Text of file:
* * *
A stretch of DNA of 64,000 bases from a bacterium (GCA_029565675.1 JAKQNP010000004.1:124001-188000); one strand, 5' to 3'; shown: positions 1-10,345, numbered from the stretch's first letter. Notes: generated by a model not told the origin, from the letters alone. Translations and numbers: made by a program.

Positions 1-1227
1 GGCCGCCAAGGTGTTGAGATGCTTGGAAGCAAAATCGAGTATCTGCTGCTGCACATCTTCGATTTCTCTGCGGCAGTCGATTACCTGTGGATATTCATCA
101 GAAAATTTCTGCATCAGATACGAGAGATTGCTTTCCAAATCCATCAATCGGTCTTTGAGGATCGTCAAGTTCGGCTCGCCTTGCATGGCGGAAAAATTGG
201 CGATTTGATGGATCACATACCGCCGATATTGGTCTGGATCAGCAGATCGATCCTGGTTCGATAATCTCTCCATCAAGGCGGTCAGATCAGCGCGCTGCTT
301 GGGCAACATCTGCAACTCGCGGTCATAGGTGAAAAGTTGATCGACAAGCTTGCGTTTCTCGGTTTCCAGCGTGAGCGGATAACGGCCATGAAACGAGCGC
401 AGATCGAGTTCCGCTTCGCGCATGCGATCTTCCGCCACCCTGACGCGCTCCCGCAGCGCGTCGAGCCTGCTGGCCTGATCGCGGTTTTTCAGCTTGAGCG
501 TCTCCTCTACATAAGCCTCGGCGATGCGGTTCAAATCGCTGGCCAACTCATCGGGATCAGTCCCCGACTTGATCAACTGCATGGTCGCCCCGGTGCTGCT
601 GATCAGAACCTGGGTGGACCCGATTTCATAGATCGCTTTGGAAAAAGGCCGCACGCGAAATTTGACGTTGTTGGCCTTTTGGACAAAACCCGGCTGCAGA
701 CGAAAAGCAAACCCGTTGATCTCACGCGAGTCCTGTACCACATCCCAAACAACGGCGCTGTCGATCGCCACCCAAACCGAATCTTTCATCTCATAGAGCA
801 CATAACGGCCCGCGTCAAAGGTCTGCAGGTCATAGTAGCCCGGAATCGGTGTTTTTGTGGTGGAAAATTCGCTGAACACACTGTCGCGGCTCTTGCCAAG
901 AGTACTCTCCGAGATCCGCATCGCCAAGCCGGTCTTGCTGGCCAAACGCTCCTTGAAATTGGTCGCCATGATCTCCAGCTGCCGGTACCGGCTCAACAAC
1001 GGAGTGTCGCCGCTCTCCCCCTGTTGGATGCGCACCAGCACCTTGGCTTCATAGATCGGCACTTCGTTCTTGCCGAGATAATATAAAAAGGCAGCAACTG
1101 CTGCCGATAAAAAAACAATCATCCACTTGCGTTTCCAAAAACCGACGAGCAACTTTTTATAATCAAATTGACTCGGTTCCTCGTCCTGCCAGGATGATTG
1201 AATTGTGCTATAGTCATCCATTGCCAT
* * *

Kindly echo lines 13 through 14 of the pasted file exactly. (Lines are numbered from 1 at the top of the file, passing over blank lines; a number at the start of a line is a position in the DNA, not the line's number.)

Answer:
1001 GGAGTGTCGCCGCTCTCCCCCTGTTGGATGCGCACCAGCACCTTGGCTTCATAGATCGGCACTTCGTTCTTGCCGAGATAATATAAAAAGGCAGCAACTG
1101 CTGCCGATAAAAAAACAATCATCCACTTGCGTTTCCAAAAACCGACGAGCAACTTTTTATAATCAAATTGACTCGGTTCCTCGTCCTGCCAGGATGATTG